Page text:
Diane Loviglio, Co-founder and CEO, Boon + Gable
Consider the convenience of online shopping, add a personal shopping assistant who is also an experienced stylist, and the result is close to Boon + Gable, which debuted in 2016. Co-founder Diane Loviglio sees her startup as a tech-enabled, in-home channel for established bricks-and-mortar retailers.
Loviglio is both techie and entrepreneur. Before founding Boon + Gable, she was the first qualitative user-experience researcher for Mozilla. Prior to that, Loviglio started Wattbot, an online recommendation service to help homeowners save money on energy bills. She conceived Boon + Gable to help shoppers solve the inefficient and frustrating shopping process by combining algorithms with mobile-enabled stylists who come to shoppers with hand-selected fashions.
In addition to Loviglio (center), Boon + Gable’s cofounders include Chief Operating Officer Nicole Chiu-Wang (right) and Chief Technical Officer Gilman Tolle (left).
What was the inspiration for Boon + Gable?
Understanding that my time was more valuable than money when it came to shopping for clothing. I’d fallen in a rut of wearing jeans, a plain T-shirt and sandals, but when I went shopping, I would get super frustrated. I had tried working with local in-store stylists, but that really didn’t go anywhere until I met stylist Nicole Chiu-Wang, who helped me at my home.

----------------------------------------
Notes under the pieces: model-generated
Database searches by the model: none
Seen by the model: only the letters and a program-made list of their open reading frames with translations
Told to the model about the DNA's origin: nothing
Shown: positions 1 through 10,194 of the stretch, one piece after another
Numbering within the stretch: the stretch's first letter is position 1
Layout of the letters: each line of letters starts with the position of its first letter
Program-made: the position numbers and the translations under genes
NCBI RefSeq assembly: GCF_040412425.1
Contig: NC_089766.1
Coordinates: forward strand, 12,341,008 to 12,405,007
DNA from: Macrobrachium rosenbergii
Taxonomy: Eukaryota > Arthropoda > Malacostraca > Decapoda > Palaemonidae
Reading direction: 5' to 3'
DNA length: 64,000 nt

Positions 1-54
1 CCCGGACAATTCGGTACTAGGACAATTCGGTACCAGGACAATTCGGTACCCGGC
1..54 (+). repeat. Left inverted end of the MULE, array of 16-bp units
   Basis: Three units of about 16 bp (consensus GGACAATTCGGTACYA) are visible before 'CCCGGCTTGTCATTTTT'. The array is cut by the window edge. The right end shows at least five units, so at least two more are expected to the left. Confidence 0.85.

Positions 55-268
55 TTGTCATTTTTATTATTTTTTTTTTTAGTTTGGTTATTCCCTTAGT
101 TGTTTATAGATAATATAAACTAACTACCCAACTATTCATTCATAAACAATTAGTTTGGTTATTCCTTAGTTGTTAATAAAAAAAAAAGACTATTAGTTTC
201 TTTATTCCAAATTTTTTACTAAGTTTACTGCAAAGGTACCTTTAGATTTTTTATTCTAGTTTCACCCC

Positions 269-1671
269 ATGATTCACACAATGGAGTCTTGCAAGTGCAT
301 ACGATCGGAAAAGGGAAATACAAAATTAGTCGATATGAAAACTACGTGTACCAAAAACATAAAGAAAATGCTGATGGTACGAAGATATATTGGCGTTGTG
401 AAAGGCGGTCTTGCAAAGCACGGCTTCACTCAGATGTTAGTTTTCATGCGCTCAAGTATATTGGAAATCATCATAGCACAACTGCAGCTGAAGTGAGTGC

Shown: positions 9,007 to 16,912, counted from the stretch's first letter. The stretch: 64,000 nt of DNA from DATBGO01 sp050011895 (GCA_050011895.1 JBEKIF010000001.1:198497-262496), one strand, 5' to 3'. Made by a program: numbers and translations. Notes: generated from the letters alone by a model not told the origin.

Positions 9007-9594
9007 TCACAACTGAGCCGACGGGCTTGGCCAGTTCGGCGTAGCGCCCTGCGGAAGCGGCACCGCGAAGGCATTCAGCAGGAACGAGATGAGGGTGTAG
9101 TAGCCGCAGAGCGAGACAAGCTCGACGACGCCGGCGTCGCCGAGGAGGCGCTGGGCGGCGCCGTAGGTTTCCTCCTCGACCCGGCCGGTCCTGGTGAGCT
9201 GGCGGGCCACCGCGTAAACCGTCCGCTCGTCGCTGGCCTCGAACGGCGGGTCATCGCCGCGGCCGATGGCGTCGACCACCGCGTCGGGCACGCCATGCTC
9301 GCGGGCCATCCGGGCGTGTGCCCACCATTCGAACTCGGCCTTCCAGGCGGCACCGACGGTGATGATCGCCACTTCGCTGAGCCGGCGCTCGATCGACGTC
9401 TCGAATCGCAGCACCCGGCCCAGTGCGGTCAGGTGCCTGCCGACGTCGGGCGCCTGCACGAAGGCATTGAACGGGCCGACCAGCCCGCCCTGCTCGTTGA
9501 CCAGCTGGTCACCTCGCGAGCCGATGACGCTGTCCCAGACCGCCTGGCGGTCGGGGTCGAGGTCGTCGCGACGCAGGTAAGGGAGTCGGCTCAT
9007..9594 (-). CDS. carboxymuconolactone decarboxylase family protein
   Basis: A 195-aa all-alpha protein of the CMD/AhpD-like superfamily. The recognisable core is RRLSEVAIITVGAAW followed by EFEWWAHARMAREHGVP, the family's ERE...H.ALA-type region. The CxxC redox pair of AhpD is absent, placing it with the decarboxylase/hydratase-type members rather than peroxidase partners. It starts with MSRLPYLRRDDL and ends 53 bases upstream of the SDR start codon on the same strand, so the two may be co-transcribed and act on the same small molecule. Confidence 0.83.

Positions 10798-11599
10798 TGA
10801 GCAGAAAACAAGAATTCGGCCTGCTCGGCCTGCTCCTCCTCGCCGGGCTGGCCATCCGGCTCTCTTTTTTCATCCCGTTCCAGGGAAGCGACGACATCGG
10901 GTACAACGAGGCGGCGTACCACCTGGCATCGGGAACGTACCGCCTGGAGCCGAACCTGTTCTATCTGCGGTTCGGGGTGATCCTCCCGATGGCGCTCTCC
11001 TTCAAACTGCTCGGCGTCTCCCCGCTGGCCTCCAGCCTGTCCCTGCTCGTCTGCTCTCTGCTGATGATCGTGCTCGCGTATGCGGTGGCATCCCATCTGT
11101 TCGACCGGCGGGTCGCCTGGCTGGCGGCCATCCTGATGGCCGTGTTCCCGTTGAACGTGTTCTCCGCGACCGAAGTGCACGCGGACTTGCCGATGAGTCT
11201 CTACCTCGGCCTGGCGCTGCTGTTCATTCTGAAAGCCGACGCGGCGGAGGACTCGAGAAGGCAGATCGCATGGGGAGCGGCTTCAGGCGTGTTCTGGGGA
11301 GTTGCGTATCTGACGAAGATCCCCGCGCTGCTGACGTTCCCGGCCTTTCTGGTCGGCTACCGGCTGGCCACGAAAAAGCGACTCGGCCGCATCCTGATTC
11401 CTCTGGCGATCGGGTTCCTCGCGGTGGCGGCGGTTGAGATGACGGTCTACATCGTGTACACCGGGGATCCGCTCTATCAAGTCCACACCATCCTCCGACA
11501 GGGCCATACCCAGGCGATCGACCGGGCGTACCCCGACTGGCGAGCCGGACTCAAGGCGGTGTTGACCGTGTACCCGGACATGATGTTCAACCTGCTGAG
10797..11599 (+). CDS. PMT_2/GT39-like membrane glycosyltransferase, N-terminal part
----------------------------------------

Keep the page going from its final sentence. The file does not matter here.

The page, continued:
How does Boon + Gable work?
The customer downloads our app and fills out a style profile. This is where they enter their sizes and the price ranges they’re comfortable with. The profile also captures style preferences, plus the brands the customer likes and dislikes.
We extend the reach of bricks-and-mortar clothing retailers by sending a personal stylist to the client’s home with 20 items of clothing with a good mix of high- and low-priced items based on their style profile. They book a home visit on our app, so the customer has the comfort of their own home for a one-hour appointment where they can buy the merchandise right then and there.
The stylist is able to pull items from the customer’s own closet to help them figure out how to wear the new things we brought. Available brands range from Alexander Wang, Ted Baker and John Varvatos to Paige Denim, Vince, Madewell and more.
The concept seems like a throwback to personal shoppers, when traditional retailers offered this type of service. But there’s also the tech piece that makes it possible to cross-sell.
We think Boon + Gable is the best of both worlds. It’s convenient because we come to you with a curated selection of clothing. It’s personal because we learned about your preferences through our style profile and then actually style you in that one-hour appointment in your home.
You can buy whatever you like, and we handle the returns. We do charge a 15 percent service fee on items, but we also pass along sale prices when we find them. We’re helping physical retailers sell more products because we’ve taken their merchandise to the client’s home.